In the dog training world, “management” means the things you have to do if you haven’t trained your dog in a behavior appropriate to a certain situation. Some examples:

  • If you have a dog who persistently jumps on guests to your home, and you solve the problem by always locking him in a back room when you have company, that’s management.
  • If you put up a baby gate instead of either teaching your dog not to go in a certain room, or teaching him how to behave in there safely, that’s management.
  • If you have two dogs who fight and you choose to separate them forever using doors and crates rather than doing counterconditioning and/or training them in behaviors which are incompatible with fighting, that’s management.

Management is not a bad thing. If you have ever had a puppy, you probably learned pretty fast to manage some things, or you wouldn’t have made it. You can’t teach them everything they need to know at once, so you control the environment to prevent certain problems.

Management is also very important as a background for training. If you had the jumping dog in the first example above and decided to train him to behave nicely around guests, you would continue the management during purely social visits from guests while you were also training the behavior in controlled setups. The management would prevent him from practicing the undesirable behavior. If he was still getting to practice that with guests some of the time, your training during the rest of the time would go nowhere.

So what do people mean when they say, “Management fails”?

I have always seen that remark in the context of the third example above, or a similar example involving a dog who is aggressive to humans. They mean that if the safety of one of your dogs, cats, or even a child depends on certain doors always being closed and 100% consistent behavior on the part of all the humans in the household, odds are that some day a human will mess up, the wrong creatures will get access to one another, and someone will get hurt. They are emphatically encouraging people not to depend on management alone when someone’s safety is at stake.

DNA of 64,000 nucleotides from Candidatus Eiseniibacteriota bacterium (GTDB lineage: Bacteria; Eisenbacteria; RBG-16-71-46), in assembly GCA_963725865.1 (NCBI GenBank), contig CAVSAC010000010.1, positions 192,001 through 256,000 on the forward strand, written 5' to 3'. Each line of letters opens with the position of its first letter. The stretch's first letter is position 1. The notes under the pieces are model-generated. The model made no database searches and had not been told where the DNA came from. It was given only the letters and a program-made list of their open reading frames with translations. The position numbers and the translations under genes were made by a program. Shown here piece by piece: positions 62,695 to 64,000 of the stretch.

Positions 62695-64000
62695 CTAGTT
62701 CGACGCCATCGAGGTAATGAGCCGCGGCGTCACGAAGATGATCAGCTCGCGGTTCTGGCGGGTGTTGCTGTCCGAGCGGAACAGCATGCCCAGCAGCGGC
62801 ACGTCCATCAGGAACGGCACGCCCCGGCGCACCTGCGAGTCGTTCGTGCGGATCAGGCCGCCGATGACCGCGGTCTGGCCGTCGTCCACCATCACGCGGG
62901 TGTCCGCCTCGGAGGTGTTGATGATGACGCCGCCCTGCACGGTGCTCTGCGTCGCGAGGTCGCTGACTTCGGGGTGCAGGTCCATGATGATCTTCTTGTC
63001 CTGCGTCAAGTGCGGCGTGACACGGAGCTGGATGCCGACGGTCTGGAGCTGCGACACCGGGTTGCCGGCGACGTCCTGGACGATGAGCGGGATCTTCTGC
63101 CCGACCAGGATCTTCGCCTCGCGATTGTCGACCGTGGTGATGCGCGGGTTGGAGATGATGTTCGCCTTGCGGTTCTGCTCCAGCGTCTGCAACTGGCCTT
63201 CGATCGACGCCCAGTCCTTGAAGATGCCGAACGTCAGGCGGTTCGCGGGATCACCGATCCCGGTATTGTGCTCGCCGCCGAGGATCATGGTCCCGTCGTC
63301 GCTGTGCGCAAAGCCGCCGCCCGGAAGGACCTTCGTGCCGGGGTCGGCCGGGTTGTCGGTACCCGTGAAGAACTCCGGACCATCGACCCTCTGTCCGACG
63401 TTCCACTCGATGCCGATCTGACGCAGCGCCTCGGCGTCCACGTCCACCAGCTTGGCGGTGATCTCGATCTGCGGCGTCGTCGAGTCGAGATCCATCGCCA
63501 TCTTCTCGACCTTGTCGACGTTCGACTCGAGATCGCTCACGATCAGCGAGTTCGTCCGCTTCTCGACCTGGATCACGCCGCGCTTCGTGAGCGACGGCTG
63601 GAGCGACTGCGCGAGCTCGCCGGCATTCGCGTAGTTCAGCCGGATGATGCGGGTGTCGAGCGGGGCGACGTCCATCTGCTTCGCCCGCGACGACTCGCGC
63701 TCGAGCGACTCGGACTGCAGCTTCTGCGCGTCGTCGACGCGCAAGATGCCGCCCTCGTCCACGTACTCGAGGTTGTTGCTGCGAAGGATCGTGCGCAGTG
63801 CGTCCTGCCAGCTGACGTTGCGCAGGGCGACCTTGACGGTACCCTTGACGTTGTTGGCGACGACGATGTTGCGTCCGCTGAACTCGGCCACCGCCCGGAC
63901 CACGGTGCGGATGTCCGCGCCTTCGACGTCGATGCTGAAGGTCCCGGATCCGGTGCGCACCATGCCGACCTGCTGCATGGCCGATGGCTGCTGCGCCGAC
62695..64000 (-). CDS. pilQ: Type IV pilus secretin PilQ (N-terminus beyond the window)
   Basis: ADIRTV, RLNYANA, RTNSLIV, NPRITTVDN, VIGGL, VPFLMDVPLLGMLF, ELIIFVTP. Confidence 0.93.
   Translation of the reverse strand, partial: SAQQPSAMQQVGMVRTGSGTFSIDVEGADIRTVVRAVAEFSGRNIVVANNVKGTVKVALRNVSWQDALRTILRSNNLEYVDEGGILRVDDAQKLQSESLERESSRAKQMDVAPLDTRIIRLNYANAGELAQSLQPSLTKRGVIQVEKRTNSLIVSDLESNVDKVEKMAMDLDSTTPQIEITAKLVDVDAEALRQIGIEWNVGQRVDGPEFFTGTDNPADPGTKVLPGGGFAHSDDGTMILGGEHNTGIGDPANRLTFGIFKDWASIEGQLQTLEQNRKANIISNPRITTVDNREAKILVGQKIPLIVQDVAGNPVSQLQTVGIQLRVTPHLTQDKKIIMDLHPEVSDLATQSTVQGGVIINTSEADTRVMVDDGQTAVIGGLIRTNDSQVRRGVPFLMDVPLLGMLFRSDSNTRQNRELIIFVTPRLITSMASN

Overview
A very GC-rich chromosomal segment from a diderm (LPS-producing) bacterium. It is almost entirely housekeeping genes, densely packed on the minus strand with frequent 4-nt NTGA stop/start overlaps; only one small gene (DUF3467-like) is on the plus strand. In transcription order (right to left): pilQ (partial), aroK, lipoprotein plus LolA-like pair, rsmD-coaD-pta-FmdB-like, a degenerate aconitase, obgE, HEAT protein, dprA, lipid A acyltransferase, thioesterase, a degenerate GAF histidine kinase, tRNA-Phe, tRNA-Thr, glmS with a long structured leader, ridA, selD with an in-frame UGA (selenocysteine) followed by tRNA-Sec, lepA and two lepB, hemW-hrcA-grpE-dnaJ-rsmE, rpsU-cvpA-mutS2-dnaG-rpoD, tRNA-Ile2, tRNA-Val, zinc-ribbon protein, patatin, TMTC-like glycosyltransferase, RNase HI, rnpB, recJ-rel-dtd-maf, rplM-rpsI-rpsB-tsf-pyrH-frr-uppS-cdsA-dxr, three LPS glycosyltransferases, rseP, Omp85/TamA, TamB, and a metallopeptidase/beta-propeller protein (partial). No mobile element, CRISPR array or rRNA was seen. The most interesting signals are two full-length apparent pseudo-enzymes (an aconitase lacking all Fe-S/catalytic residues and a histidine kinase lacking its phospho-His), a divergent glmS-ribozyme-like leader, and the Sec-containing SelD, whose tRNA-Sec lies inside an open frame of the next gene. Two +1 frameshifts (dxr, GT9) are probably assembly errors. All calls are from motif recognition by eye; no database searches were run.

The alternatives to simply managing aggressive dogs are counterconditioning and training the dog/s (while simultaneously managing as described above), rehoming a dog, or euthanizing a dog (sometimes done in the case of high level aggression where the dog is deemed unadoptable).

Susan Garrett is well known for encouraging training rather than management. She suggests making conscious choices whether to train or manage for each situation, rather than letting managing the dog be a default. She points out that a trained dog, as opposed to one who has to be managed (read: controlled) all the time, can go many more places, do more things, and can generally have a more interesting life. But she has also shared that she has chosen to manage at least one common problem: dogs getting aroused and barking when the doorbell rings. She uses a special ring on her phone instead of a physical doorbell to let her know she has a visitor . She (so far) has chosen not to train a doorbell behavior.

By the way, Susan Garrett’s doorbell solution fits under what Susan Friedman calls “Antecedent Arrangements.” Even though some trainers might consider it “only management,” from the animal’s point of view, it is less intrusive than even training a new behavior with positive reinforcement. It is one of the mildest forms of behavioral intervention since the animal is not asked to change. The situational trigger is just removed. This works well when the human’s routine is easy to change.

So why am I even talking about this? Because I’m a little bit of a contrarian, that’s why. No actually, because I discovered that there can actually be overlap between management and training. I had never thought of that, since lots of people who discuss the two talk as if they are mutually exclusive. But in one situation, I thought I was “only” managing my dog but she got trained without my realizing it! I was able to stop managing* and everybody was still safe and happy. Here’s what happened.